Although historians commonly sing Napoleon’s praises, as a contrarian I will adopt a different view, the one that portrays him accurately as a selfish screw-up. Napoleon’s screw-ups were not continuous and were cleverly concealed during his lifetime and into the modern era. His significant accomplishments overshadow his mistakes. Napoleon, when teased by his young classmates, vowed to make the nation of France pay. In many ways, France paid dearly.
Many of Napoleon’s screw-ups came nearer the end of his European career, but young Napoleon made a few.
The first big disaster orchestrated by Napoleon was his invasion of Egypt. This adventure was aimed at British trade, but in no way did it keep British ships from sailing to India around the Cape of Good Hope. Napoleon’s fleet was completely destroyed by Admiral Horatio Nelson, leaving his entire army stranded in Egypt. Ultimately, nothing came of this Egyptian adventure except a boost to Egyptology. Napoleon suppressed news of the disaster. At this early stage, we already see his blindness to grand strategic thinking, the power of naval forces, true democracy and the commercial power of Great Britain.
Napoleon’s coup d’etat began awkwardly, but gradually resulted in his supreme power over France and later Continental Europe. His Continental System sought to crush Britain economically without interrupting British trade lanes or naval dominance. This embargo over British trade caused economic disruption in Britain as well as the other European powers. It made Britain’s overseas empire more prominent.
Napoleon was a control freak, and one of the things he liked to control was the truth. This was another mistake, because like international trade, the truth has a way of coming out. Napoleon ordered his officers that a German publisher critical of his regime should be tried and then shot. This was judicial murder. Napoleon also murdered the truth about some of his battles. He did not want everyone to know how truly destructive of human life they were. Napoleon used unscrupulous tactics to get what he wanted – and always justified it to himself and others.
Napoleon’s attempted conquest of Spain was never satisfactorily completed. The anti-religious French Revolutionary forces could hardly win over the sympathies of Catholic Spain. Mountainous Spanish terrain caused innumerable problems for French armies. And while his soldiers regularly bled in Spain, Napoleon decided to wage war on two fronts when he invaded Russia in 1812.
Invading Russia was Napoleon’s greatest screw-up. He didn’t have to do it. Russia was no threat to his Empire, except that to revive its own economy Russia started trading with the British again. Rather than accept the inevitability of international trade, Napoleon set out to teach the Tsar a lesson. As result, the vast majority of his soldiers were killed, frozen or starved to death. What concerned him the most? That someone would try to usurp his throne – so he hurriedly left his starving and defeated troops for Paris.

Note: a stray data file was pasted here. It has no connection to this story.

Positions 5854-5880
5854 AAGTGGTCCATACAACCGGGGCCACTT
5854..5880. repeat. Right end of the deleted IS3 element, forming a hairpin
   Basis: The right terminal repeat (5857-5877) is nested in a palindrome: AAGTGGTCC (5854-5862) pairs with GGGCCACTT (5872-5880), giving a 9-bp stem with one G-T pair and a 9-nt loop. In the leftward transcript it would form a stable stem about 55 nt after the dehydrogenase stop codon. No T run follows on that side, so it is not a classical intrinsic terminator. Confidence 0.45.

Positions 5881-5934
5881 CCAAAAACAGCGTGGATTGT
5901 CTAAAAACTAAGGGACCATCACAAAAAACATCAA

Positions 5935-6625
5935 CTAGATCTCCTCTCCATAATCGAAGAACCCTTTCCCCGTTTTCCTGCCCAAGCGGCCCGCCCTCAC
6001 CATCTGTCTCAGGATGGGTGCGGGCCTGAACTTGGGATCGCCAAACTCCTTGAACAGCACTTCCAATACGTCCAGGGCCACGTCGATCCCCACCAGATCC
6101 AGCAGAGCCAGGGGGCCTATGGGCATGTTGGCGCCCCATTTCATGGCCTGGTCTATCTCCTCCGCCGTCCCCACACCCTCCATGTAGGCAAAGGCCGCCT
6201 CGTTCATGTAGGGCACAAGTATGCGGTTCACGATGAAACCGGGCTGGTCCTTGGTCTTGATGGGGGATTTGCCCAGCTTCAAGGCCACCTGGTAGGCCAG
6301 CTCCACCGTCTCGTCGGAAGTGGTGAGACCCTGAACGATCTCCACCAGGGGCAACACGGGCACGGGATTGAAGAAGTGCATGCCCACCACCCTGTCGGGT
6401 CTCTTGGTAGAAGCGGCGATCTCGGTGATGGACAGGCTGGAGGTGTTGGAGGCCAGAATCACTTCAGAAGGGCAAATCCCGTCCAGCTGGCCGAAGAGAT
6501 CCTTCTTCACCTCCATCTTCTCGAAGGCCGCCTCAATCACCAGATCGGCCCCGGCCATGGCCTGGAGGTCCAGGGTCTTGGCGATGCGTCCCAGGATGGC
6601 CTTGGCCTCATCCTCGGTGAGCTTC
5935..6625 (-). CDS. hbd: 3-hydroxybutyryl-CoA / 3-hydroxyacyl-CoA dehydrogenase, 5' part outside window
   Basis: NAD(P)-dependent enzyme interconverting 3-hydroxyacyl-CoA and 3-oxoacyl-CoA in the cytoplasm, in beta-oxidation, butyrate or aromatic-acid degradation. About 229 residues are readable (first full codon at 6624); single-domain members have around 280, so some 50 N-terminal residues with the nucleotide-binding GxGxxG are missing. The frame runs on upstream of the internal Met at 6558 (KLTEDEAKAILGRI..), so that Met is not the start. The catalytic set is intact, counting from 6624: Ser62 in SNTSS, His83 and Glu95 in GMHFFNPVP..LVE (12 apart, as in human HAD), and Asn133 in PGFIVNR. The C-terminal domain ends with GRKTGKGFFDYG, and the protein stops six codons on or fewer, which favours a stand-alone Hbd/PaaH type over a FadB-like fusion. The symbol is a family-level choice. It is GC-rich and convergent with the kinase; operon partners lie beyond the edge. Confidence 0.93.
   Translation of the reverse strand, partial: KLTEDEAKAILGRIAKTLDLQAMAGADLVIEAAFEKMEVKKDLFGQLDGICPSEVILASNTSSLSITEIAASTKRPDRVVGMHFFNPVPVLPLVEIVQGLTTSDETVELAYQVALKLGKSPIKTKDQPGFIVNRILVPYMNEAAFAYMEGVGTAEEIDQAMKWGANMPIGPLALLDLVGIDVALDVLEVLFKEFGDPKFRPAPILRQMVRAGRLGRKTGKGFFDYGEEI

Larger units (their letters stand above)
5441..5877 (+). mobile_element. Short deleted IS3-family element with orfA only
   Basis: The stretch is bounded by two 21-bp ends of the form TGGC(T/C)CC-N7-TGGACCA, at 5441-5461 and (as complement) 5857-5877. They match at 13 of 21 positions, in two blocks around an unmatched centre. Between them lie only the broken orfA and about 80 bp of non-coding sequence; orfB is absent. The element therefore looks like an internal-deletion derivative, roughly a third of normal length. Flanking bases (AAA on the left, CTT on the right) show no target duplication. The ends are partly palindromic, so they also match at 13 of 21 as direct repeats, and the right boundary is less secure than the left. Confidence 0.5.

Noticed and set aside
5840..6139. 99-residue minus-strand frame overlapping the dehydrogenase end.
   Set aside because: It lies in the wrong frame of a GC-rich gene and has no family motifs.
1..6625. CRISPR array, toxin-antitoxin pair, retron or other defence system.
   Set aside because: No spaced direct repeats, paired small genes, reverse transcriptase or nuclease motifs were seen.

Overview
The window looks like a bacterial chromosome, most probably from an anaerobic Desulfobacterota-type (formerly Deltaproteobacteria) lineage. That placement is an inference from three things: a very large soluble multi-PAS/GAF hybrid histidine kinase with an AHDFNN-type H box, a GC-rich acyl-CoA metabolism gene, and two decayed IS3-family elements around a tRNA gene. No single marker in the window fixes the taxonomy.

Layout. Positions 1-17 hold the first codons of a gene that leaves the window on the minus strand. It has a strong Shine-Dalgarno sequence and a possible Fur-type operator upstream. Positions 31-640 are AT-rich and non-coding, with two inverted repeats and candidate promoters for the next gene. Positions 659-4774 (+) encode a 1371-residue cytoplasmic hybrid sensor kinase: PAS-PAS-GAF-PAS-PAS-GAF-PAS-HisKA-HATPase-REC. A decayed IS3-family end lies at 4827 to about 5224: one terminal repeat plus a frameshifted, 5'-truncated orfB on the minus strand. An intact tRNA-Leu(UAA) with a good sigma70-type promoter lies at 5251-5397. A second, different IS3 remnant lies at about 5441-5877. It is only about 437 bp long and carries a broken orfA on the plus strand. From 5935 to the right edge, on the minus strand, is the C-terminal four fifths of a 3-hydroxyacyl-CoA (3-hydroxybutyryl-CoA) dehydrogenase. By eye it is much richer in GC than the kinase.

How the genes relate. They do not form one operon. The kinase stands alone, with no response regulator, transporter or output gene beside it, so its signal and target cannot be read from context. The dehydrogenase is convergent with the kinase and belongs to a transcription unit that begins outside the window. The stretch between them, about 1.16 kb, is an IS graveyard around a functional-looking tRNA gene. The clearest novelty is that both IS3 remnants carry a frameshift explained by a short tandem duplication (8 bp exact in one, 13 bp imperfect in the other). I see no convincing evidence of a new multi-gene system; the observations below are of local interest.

Napoleon put his relatives on thrones all over Europe. How many nations want a foreign king thrust on them from another country?
Napoleon established conscription to constantly augment his armies with fresh troops, to replace those who died. After a while, the population gets tired of producing cannon fodder, especially dominated nations that were not even French.
After getting his tail thoroughly whipped in Russia, Napoleon began to talk of declaring peace. He should have thought of this earlier. The Allies against Napoleon sensed his defeat after the loss of his largest army in Russia and closed in, forcing him to abdicate. Napoleon tried to commit suicide by drinking poison, but it did not work. He could not even kill himself. Another screw-up.
Of course, Napoleon escaped from the island of Elba, re-entered France, gathered a large army, and anticipated the inevitable attacks by Britain, Prussia, Austria and Russia. At the battle of Waterloo, Napoleon told another one of his expensive lies: He told his loyal Imperial Guard, elite soldiers known for their bravery, that reinforcements were on the way and that they could carry the day by marching directly uphill against the British Army. Napoleon was making it all up. The Imperial Guard did not make it to the top of the hill, retreated, and the Battle of Waterloo was lost. At the end of his military career, Napoleon told his most trusted soldiers a lie. This was typical of Napoleon’s screw-ups. Millions died for and because of Napoleon, but Napoleon never let those deaths deter him from shedding even more blood.
So, he gave up the warm and pleasant island of Elba, where he ruled, and then wound up as a British prisoner on tiny St. Helena, a cold and isolated island. His escape from Elba was, in the end, a most amazing screw-up.